Cutaway rendering of a color CRT:
Three electron emitters (for red, green, and blue phosphor dots)
Connection for final anodes (referred to as the "ultor" in some receiving tube manuals)
Mask for separating beams for red, green, and blue part of displayed image
Phosphor layer (screen)with red, green, and blue zones
Close-up of the phosphor-coated inner side of the screen
The cathode ray tube (CRT) is a
vacuum tube that contains one or more
electron guns and a
phosphorescent screen, and is used to display images.
 It modulates, accelerates, and deflects electron beam(s) onto the screen to create the images. The images may represent electrical
oscilloscope), pictures (television,
radar targets, or others. CRTs have also been
used as memory devices, in which case the visible light emitted from the fluorescent material (if any) is not intended to have significant meaning to a visual observer (though the visible pattern on the tube face may cryptically represent the stored data).
In television sets and computer monitors, the entire front area of the tube is scanned repetitively and systematically in a fixed pattern called a
raster. An image is produced by controlling the intensity of each of the three
electron beams, one for each additive primary color (red, green, and blue) with a
video signal as a reference.
 In all modern CRT monitors and televisions, the beams are bent by magnetic deflection, a varying magnetic field generated by coils and driven by electronic circuits around the neck of the tube, although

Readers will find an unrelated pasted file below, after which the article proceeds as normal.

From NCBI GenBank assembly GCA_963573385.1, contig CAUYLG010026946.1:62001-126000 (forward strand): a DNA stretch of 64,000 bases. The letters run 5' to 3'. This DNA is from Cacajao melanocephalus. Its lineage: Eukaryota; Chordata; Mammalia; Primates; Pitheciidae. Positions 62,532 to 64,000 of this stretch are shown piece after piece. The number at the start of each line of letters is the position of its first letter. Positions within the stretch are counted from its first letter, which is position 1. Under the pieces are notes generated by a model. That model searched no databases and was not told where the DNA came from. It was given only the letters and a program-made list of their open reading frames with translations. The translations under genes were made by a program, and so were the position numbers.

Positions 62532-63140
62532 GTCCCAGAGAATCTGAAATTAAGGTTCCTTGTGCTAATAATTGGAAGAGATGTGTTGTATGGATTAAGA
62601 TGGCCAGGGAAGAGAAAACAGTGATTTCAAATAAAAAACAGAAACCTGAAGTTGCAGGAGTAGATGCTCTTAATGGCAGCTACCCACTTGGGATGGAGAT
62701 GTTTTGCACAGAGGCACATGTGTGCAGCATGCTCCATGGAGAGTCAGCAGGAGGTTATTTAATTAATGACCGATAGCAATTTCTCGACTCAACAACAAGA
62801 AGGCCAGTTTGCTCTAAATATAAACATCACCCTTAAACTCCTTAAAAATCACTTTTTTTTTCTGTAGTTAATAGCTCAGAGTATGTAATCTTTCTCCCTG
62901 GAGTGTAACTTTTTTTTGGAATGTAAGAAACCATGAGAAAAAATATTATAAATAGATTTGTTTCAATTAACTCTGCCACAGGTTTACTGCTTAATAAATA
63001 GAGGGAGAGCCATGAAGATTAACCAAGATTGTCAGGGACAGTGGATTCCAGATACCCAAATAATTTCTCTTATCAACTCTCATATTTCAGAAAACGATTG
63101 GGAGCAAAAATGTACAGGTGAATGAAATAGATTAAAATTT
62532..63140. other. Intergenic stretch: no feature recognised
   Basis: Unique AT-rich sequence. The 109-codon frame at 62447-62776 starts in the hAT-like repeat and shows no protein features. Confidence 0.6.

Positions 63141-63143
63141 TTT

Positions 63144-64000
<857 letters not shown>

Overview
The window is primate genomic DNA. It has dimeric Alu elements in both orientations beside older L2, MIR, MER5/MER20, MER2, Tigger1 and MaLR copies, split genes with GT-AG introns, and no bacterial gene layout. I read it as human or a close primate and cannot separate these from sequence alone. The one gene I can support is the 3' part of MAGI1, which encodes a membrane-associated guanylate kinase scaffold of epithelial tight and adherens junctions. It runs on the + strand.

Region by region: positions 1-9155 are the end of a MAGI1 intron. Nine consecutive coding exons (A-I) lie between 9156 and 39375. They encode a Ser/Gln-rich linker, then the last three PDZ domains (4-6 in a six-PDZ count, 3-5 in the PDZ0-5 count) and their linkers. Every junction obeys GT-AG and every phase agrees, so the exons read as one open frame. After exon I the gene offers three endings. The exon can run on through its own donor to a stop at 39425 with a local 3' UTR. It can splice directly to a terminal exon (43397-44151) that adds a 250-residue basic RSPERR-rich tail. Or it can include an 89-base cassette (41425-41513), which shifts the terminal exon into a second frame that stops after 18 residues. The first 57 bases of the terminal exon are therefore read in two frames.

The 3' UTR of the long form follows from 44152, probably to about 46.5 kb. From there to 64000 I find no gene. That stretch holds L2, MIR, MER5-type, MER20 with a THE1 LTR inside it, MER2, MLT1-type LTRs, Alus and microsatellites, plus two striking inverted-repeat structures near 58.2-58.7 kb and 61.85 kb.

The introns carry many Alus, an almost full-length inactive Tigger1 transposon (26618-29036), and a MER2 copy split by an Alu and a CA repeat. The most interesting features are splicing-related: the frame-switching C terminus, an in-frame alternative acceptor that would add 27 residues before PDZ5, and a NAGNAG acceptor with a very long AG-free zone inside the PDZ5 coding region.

electrostatic deflection is commonly used in
oscilloscopes, a type of
electronic test instrument.
A 14-inch cathode ray tube showing its deflection coils and electron guns
Typical 1950s United States
A CRT is constructed from a glass envelope which is large, deep (i.e., long from front screen face to rear end), fairly heavy, and relatively fragile. The interior of a CRT is
evacuated to approximately 0.01 Pa
 to 133 nPa.,
 evacuation being necessary to facilitate the free flight of electrons from the gun(s) to the tube's face. That it is evacuated makes handling an intact CRT potentially dangerous due to the risk of breaking the tube and causing a violent
implosion that can hurl shards of glass at great velocity. As a matter of safety, the face is typically made of thick
lead glass so as to be highly shatter-resistant and to block most
X-ray emissions, particularly if the CRT is used in a consumer product.
Since the late 2000s, CRTs have been largely superseded by newer "
flat panel" display technologies such as
plasma display, and
OLED displays, which in the case of LCD and OLED displays have lower manufacturing costs and power consumption, as well as significantly less weight and bulk. Flat panel displays can also be made in very large sizes; whereas 38" to 40" was about the largest size of a CRT television, flat panels are available in 60" and larger sizes. However, since 2015 there has been a significant comeback for old crt sets (similar to the vinyl comeback) with sales of refurbished and used sets steadily increasing over the past couple of years. One cause of the small comeback is mostly due to the gaming market with gamers preferring crts due to their response time.